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Of particular interest is Defining Neighbors: Religion, Race, and the Early Zionist-Arab Encounter by Jonathan Marc Gribetz. As the Israeli-Palestinian conflict persists, aspiring peacemakers continue to search for the precise territorial dividing line that will satisfy both Israeli and Palestinian nationalist demands. The prevailing view assumes that this struggle is nothing more than a dispute over real estate. Defining Neighbors boldly challenges this view, shedding new light on how Zionists and Arabs understood each other in the earliest years of Zionist settlement in Palestine and suggesting that the current singular focus on boundaries misses key elements of the conflict.
Also be sure to note Muslims and Jews in France: History of a Conflict by Maud S. Mandel. This book traces the global, national, and local origins of the conflict between Muslims and Jews in France, challenging the belief that rising anti-Semitism in France is rooted solely in the unfolding crisis in Israel and Palestine. Mandel shows how the conflict in fact emerged from processes internal to French society itself even as it was shaped by affairs elsewhere, particularly in North Africa during the era of decolonization.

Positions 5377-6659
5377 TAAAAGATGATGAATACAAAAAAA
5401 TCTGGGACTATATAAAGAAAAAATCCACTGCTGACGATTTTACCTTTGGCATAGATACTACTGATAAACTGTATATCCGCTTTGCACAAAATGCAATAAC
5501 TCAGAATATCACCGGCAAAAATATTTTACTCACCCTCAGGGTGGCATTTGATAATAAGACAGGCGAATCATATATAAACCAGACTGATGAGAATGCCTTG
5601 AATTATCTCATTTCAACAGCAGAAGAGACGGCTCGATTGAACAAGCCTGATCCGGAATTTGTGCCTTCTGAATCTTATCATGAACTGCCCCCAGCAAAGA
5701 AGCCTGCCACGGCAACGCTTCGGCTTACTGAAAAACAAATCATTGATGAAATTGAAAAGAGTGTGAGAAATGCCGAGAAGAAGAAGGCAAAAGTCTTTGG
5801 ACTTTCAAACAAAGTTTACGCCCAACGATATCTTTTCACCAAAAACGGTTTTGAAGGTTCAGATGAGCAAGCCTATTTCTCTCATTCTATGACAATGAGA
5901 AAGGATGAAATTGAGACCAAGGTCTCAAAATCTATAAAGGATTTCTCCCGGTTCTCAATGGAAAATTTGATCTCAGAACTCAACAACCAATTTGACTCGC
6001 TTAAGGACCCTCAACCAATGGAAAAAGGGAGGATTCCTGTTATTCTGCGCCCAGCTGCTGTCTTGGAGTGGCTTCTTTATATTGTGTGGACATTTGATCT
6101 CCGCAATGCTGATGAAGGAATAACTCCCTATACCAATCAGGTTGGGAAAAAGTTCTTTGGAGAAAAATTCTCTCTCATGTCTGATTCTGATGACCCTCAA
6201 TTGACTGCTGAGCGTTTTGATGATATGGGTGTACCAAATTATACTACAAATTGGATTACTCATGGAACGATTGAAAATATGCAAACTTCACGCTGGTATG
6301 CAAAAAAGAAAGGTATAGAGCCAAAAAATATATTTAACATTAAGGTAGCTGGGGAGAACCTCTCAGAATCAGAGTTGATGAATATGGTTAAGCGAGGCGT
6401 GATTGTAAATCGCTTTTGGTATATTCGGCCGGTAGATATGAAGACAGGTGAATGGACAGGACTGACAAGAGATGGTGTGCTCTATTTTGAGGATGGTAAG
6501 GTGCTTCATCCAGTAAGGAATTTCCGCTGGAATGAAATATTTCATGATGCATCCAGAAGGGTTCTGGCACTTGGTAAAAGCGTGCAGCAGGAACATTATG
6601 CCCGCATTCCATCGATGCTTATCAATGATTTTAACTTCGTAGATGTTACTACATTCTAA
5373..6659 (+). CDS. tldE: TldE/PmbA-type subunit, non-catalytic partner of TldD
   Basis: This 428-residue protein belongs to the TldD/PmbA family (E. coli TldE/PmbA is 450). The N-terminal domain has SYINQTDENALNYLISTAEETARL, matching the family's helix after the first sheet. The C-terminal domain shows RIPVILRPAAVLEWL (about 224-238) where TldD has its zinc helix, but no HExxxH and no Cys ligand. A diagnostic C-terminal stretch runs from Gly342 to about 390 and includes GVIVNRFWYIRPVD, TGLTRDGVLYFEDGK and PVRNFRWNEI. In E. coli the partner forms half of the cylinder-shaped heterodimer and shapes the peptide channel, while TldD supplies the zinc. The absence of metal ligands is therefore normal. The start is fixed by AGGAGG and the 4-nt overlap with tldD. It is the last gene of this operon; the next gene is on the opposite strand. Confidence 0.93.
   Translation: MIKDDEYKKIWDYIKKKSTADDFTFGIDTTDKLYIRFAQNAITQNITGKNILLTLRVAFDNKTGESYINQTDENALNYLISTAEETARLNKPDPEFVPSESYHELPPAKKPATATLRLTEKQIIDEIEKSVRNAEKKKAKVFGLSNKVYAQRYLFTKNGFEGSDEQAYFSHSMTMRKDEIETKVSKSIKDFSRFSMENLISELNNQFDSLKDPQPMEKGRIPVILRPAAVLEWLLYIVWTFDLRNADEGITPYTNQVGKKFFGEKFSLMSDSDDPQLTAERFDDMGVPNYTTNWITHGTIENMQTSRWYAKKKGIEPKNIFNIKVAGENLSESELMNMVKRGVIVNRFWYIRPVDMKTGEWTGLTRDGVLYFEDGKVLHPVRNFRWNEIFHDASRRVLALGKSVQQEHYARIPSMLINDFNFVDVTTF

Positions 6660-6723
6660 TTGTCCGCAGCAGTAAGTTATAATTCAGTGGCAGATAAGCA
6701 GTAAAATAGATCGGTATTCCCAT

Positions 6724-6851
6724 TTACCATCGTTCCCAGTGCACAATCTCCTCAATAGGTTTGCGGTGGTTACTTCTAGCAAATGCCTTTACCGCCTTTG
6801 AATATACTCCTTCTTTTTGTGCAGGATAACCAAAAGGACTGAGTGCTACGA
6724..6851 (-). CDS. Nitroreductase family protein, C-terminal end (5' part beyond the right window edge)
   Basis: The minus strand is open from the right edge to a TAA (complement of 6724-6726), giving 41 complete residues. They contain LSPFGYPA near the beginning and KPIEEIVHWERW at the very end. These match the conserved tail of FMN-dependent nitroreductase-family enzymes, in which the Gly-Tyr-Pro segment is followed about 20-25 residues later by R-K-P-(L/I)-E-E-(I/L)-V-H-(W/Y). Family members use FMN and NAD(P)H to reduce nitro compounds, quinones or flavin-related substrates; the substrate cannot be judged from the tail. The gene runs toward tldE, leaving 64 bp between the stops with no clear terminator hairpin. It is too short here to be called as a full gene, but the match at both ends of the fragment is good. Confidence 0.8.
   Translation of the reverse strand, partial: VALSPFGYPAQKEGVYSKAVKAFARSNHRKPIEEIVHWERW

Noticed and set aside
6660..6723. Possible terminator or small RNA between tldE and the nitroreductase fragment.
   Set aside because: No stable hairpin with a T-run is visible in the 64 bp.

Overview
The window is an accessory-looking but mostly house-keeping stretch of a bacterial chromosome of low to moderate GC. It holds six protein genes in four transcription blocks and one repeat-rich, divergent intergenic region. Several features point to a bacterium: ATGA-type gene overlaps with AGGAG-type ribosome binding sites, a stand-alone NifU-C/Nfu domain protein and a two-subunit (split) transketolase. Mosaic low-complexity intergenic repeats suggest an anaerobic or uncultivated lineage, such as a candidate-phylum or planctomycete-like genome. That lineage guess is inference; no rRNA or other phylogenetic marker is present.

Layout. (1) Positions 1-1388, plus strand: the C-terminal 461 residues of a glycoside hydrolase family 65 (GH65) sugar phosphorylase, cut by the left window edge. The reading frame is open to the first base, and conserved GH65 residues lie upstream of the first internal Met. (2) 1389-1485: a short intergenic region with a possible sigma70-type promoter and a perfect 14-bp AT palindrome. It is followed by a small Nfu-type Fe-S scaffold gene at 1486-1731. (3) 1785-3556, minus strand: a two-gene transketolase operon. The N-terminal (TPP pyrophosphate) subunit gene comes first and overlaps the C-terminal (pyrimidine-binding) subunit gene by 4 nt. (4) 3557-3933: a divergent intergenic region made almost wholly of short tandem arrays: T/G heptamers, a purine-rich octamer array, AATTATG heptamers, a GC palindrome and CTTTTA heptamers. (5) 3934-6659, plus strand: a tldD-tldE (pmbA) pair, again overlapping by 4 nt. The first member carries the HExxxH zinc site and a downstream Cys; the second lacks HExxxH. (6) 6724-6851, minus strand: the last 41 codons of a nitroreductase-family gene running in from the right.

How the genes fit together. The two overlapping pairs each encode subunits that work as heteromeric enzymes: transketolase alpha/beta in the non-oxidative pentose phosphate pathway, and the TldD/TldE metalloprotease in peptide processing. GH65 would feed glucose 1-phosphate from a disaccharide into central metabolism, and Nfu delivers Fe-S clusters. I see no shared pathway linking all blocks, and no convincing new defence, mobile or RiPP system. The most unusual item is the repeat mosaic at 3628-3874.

And don’t miss out on A History of Jewish-Muslim Relations:From the Origins to the Present Day. This is the first encyclopedic guide to the history of relations between Jews and Muslims around the world from the birth of Islam to today. Richly illustrated and beautifully produced, the book features more than 150 authoritative and accessible articles by an international team of leading experts in history, politics, literature, anthropology, and philosophy. Organized thematically and chronologically, this indispensable reference provides critical facts and balanced context for greater historical understanding and a more informed dialogue between Jews and Muslims.
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